Dining Commons at Bowles Shut Down
Tuesday, May 8, 2001
Hungry UC Berkeley Bowlesmen will have to walk down more than a flight of stairs to dine next semester, because the university permanently shut down the Bowles Hall dining commons today.
The university announced the closure of Bowles's dining commons May 4, citing insufficient funds and the need for resources for other projects.
Bowles's dining area was specifically selected from all campus cafeterias because the facility's age made repairs difficult and the money for such projects was lacking. Officials said the people currently operating the facility will be transferred to other dining commons.
Bowles residents were angry and incredulous at the announcement, said freshman Bowles Hall Association president Charlie Hayes.
"It's ridiculous to have a dorm without a dining common," he said.
Jeremy Sullivan, a Bowles resident, said students are alarmed to think about the consequences an additional 198 regular Bowles residents would add to the Foothill dining commons.
"There would be longer waits, the quality of food degraded, soda machines giving out carbonated water-do we really need this during finals?" Sullivan said.
In addition to requiring residents to walk an additional seven minutes to eat at the Foothill facility-the nearest cafeteria to Bowles-the closure would also take away from residents' sense of community at Bowles, Sullivan said.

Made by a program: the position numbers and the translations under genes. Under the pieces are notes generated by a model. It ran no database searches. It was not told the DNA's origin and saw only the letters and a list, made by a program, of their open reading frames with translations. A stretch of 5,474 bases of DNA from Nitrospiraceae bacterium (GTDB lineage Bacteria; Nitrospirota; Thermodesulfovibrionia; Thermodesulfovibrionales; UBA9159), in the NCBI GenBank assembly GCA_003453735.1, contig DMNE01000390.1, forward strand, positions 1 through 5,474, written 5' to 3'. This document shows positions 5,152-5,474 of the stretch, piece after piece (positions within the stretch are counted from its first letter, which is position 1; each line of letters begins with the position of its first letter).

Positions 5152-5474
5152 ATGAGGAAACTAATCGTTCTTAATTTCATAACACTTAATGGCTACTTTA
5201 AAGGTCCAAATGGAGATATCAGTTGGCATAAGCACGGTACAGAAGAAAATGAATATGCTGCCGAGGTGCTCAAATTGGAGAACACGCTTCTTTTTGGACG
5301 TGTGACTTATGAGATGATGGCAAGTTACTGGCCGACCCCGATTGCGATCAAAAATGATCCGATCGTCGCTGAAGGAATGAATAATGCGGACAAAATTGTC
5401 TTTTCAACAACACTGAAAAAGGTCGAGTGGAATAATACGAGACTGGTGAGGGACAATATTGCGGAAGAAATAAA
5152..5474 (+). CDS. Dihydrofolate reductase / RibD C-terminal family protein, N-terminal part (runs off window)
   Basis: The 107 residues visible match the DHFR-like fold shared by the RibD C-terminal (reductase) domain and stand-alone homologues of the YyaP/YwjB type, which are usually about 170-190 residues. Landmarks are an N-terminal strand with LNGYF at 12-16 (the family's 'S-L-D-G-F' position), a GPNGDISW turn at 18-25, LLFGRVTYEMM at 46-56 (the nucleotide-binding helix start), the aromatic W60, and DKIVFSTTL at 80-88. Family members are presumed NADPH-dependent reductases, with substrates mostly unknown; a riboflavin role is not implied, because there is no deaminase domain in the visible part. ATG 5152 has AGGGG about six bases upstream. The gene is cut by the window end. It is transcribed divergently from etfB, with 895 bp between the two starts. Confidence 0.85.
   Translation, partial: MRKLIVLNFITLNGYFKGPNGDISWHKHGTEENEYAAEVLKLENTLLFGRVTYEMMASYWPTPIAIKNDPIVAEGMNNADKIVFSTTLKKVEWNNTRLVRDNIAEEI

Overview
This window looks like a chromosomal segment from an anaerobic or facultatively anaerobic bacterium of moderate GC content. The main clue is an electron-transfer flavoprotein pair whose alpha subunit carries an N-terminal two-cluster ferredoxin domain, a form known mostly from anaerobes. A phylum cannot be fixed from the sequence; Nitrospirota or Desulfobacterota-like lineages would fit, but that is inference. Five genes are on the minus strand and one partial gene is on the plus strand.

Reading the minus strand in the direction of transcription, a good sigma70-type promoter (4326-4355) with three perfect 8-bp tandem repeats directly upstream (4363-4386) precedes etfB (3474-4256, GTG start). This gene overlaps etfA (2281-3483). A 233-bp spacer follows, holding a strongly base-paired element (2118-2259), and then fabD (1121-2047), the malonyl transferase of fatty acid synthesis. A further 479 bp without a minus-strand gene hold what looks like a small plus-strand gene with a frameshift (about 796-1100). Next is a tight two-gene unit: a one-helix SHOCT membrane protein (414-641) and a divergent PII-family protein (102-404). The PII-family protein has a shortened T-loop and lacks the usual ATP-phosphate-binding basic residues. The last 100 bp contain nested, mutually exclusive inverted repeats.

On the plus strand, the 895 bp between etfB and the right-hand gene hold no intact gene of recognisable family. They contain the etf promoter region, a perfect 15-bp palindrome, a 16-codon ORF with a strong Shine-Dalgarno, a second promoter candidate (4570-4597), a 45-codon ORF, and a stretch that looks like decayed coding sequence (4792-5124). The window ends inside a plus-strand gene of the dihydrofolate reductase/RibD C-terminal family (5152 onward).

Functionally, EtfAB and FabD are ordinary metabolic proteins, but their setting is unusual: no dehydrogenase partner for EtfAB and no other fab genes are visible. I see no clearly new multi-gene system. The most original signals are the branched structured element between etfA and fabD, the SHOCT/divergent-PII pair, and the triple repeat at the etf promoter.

Nancy Jurich, director of dining and conference services for the university, said although some students are concerned about overcrowding and poor service, the Foothill kitchen is designed to serve more than 1,000 students at each meal.
"Re-supply of ice and other (student concerns) are operational issues for the manager to deal with," she said.
Jurich said the university is considering many alternative uses for the dining common, such as transforming the room into a community space stocked with vending machines at which students could use their meal plan swipes. Other suggestions included using the room as an Internet center, supplying dataports for resident programming.
"There already is a strong sense of community since people are not saying they will move out of Bowles just because there is no (dining common)," Jurich said. "A community space is their possibility of such a place being open all the time."
All residents will have an opportunity to voice their worries at a "town meeting," scheduled for sometime this week, where housing and dining staff members will meet with residents to discuss the dining commons' fate.
Approximately 200 signatures have already been collected from residents of Foothill and Stern protesting the closure, Sullivan said. Signatures from Bowles residents are still being collected.
"I am glad that the residents are filling out a petition," Jurich said. "There is still an opportunity to share ideas and compromise."
Students said they were more disappointed at losing a part of the Bowles tradition than actually having to dine somewhere else.
"The quality of food, the personality of the place, the tradition-we are getting our dollar's worth more than anywhere else on campus," said Sullivan. "The staff is unbelievably personable, but Housing and Dining doesn't get it. They think it's irrelevant."
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